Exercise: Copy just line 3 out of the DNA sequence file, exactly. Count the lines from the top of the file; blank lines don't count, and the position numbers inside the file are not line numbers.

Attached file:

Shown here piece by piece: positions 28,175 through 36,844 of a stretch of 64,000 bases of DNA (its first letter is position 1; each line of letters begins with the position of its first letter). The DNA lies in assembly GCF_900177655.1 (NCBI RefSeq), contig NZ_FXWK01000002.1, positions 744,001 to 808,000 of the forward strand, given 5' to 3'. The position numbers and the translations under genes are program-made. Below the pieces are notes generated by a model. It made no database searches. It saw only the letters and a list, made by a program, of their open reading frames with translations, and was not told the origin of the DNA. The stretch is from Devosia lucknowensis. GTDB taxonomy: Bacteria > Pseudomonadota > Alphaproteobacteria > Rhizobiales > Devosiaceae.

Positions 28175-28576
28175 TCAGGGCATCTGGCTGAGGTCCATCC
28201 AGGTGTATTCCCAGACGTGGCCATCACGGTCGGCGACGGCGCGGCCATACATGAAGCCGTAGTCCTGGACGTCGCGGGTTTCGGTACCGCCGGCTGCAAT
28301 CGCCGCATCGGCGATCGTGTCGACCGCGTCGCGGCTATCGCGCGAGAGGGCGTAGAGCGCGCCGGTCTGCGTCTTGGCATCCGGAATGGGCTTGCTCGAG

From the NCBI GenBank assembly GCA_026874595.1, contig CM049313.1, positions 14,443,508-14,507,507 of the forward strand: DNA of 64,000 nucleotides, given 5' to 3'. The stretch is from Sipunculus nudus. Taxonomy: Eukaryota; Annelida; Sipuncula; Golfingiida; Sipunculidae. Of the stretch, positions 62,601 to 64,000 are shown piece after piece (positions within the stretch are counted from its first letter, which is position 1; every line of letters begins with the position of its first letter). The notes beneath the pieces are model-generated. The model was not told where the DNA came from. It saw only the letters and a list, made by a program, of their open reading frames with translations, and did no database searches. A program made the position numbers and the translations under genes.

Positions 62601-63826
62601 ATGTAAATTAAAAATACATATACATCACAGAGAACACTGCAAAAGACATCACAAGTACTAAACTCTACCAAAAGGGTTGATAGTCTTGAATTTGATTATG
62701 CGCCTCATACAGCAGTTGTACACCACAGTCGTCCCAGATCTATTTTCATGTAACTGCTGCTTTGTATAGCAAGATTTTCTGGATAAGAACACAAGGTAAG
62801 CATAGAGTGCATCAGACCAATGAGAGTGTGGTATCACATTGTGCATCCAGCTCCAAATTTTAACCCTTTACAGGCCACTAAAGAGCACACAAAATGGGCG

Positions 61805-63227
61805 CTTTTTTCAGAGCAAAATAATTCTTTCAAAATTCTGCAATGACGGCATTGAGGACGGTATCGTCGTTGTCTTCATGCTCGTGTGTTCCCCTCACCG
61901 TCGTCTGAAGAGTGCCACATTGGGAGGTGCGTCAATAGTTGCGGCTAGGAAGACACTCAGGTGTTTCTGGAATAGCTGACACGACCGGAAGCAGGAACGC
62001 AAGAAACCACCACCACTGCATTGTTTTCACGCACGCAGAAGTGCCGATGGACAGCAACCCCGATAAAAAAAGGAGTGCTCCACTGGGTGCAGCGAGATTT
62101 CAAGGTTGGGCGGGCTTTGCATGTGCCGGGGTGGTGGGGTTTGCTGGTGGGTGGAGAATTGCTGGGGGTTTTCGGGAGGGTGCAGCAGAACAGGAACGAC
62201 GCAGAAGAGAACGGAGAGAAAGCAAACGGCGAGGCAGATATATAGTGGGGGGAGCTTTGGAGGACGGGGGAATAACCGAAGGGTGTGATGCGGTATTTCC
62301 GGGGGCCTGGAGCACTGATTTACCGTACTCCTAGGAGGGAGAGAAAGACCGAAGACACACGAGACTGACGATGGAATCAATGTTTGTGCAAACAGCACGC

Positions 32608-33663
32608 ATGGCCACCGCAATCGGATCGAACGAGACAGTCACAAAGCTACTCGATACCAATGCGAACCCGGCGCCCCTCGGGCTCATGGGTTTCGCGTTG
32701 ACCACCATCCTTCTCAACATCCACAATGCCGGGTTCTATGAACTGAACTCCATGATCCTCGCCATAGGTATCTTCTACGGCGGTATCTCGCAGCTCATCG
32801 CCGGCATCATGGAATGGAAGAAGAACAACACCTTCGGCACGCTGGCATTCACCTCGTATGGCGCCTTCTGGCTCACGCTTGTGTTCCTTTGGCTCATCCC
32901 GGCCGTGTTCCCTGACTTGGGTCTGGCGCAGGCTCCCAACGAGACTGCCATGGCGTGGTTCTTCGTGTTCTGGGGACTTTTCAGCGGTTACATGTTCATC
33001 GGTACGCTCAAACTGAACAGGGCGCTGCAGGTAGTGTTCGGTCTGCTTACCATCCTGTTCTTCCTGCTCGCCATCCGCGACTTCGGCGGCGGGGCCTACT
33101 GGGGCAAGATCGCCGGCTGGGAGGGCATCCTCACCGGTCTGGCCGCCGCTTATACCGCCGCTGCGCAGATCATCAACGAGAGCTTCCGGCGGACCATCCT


28175 TCAGGGCATCTGGCTGAGGTCCATCC